Posted by & filed under Podcast.

William is back!  He talks with us all about definiteness.

Top of Show Greeting: Vreksi

Links and Resources:


Email from Patrick:

I do in fact listen to the entirety of every episode, although I do admit I listen at 1 1/2 speed because I actually have no time to listen in the first place.

And, I’d like to thank y’all so much for your podcast. Without it, I’d’ve been bald because I attempted to learn my sinklang. Your podcast has helped me figure out how to reel in my craziness while still keeping features I love. And, you do it with humor and intelligence; y’all are EPICally amazing, awesome, helpful, [insert other applicable adjectives here] people. -Patrick Garza, from Southwestern University.

8 Responses to “Conlangery #76: Definiteness”

  1. AlucardNoir

    At the binning of the podcast you say most young conlangers omit definiteness, I don’t get it, why would anyone pass over something as – well not important per se, more like useful for shortening a conversation, I mean this is one of the first features I think of when designing a grammar. I still remember when I was at school and had to analyse a poem of other literary work, and every time I made the mistake of using an authors name, especially when the’re not that known, and had to use the whole name in place of “the author”. Though now that I think of it, omitting this particular kind of article can be one way of ensuring a certain work hits the minimum word count.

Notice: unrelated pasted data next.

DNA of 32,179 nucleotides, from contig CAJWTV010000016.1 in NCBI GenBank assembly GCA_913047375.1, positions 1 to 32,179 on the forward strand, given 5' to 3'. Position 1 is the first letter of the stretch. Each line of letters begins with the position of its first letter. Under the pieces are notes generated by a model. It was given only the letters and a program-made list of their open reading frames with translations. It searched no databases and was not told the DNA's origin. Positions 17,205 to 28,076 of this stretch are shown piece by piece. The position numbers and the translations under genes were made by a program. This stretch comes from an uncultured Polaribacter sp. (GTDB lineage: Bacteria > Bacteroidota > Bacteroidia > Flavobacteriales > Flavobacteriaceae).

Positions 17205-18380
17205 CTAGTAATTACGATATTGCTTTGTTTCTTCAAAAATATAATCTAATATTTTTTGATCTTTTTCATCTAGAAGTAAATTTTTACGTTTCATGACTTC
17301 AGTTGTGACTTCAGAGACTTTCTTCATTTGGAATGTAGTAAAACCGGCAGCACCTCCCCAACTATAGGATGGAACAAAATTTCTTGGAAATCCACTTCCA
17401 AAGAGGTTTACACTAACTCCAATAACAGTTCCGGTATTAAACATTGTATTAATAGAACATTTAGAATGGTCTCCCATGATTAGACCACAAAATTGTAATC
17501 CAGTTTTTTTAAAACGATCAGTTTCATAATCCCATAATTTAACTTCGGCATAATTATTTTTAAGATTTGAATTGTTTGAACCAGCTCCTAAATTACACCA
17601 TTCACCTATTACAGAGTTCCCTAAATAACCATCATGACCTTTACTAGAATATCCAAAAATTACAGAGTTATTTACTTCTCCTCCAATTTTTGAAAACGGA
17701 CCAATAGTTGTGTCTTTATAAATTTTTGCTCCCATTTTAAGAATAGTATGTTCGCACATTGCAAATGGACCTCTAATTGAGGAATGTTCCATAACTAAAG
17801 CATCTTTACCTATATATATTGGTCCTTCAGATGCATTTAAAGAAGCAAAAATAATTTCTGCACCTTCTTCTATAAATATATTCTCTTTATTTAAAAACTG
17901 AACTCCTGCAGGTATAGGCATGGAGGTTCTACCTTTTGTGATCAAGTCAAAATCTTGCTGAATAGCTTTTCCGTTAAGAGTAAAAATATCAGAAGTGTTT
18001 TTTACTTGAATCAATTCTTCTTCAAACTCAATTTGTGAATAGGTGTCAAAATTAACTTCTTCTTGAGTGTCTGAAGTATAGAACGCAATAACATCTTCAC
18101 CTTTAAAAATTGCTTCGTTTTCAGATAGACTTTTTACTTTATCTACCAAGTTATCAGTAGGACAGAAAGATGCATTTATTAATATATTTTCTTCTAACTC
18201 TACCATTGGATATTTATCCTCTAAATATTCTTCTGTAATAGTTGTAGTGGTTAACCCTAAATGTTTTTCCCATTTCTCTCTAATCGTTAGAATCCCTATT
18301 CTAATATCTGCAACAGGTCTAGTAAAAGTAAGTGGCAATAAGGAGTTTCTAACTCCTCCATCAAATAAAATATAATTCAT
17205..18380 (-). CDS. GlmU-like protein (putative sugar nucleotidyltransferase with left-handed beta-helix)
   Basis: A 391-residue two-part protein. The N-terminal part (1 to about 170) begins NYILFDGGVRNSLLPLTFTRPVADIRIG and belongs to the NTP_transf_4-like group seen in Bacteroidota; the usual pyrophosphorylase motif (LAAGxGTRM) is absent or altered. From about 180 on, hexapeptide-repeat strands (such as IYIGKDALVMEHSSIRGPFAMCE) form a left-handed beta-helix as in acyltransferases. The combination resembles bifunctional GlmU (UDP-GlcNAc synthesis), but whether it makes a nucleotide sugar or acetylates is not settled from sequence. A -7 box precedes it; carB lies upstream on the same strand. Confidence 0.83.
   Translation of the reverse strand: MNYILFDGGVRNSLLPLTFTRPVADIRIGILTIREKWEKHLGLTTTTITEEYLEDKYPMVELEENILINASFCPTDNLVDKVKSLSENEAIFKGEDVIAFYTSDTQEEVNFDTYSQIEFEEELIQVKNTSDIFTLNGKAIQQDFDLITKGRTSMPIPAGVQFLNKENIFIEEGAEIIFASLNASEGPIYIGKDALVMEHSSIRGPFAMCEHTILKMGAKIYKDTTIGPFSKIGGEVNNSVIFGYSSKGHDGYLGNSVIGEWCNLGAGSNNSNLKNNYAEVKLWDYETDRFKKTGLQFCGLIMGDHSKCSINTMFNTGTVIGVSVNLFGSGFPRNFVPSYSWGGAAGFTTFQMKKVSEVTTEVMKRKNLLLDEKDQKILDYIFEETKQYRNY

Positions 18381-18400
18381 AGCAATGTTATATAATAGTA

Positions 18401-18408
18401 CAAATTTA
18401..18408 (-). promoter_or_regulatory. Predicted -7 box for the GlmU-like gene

• admin

      I am not really as strongly against morphemes and some other things as David is. And I really prefer to keep theoretical arguments out of my conlanging.

        • Anthony Docimo

          also, watch the skies.

          as to the podcast, great work to one and all involved. definately food for thought as to how my concreole can regain definatenesses.


  2. Ossicone

    I’ve got into the habit with my langs to only have definite marked.
    Or for a very fun European system, I mixed Swedish with German to get definite suffixes and indefinite articles that mark for case.

    And most importantly, I had to sacrifice heat for conlangery too! My electric blanket used to create a hum (outside of human hearing) that would get picked up. I think you should form a union and demand heating rights from George. 😛

  3. Jyri

    It’s an old podcast but deserves reply. The Hungarian definite conjugation is shared by the Ob-Ugrian and Samoyed languages which even expand it a bit. Besides a plain indefinite subject conjugation they use conjugation patterns that correlate with the definiteness of the object and agree with the person and number of the subject and the number of the object (either sg vs. non-sg or sg vs. du vs. pl). They however lack the funky Hungarian S1sgO1sg/pl -lak/lek category.

    Then there’s also Mordvin which has a more fully polypersonal definite conjugation that in principle agrees with the person and number of both the subject and definite object. Quite many forms of the conjugation pattern are however identical with each other.


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